Key to their recent surge in elite running top finishes is annual goal setting and repeatedly participating in contests that they use to consistently push themselves in training. Butlers article, which tells more about their stories and histories, inspired me. In truth, it was the amazing images of ’oldsters’ like me that grabbed my attention; they were running together on a city street wearing competition bibs and looking amazingly athletic.
Although running since age 25, I only became ‘competitive’ in my early 60’s. Osteoarthritis issues took me down a couple years ago, but I’m making my way back with a combination of walking and running. This article helped me to realize that I too can continue to push my limits, by finding a training method that works for me under current constraints to safely avoid injury and repeatedly testing myself in personal challenges or organized events over the entire year.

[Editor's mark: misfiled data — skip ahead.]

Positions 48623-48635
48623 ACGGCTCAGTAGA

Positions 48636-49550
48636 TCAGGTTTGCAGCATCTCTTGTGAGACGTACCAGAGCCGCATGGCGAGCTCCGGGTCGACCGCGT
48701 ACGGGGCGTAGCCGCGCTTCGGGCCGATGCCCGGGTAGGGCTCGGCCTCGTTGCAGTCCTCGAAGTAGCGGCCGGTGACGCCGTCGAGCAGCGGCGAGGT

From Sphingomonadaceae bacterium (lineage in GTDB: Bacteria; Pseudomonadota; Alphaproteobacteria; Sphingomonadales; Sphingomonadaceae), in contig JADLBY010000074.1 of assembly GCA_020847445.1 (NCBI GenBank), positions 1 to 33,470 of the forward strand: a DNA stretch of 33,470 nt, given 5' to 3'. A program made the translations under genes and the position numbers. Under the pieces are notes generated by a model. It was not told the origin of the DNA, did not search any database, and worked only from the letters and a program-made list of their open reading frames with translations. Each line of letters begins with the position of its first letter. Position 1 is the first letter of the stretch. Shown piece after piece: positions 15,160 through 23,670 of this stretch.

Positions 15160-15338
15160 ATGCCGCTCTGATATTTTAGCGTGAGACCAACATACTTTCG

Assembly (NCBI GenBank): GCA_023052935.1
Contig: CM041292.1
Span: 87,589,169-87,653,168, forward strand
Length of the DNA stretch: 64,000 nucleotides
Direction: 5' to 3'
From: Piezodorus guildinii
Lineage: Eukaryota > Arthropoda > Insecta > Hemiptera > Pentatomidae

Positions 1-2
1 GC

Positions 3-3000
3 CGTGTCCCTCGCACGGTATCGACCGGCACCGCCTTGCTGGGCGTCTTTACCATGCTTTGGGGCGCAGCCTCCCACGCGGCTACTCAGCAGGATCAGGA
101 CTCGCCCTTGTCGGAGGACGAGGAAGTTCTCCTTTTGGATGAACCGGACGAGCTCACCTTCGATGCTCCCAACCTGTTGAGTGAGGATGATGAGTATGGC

Global viral infection concerns have led to the postponement of many major spring and summer events, and the virtual running of some. Depending on the resolution of current problems, we might see a huge rebound in Autumn 2020; making it a boom time for celebrating life itself and the resumption of traditional events.
Plan ahead, stay focused on training, and maintain readiness to race. Wait for it. The time will come to prove our mettle and rejoice in health, in competition.
RUN & MOVE HAPPY!
*A medical term that refers to a human body’s “build, physique, and general shape”.
RUNNING BOOM NUMBER 3 COULD OCCUR. National stress seems to bring runners to the start lines, indicates a recent commentary from RunningUSA.com, and the level of global stress as we are experiencing now could mean more people than ever will lace up and participate in the sport worldwide. When the infection situation abates and it is safe to gather in numbers, events, including virtual races, may draw increasing numbers of participants after six years of decline, the organization's post suggests.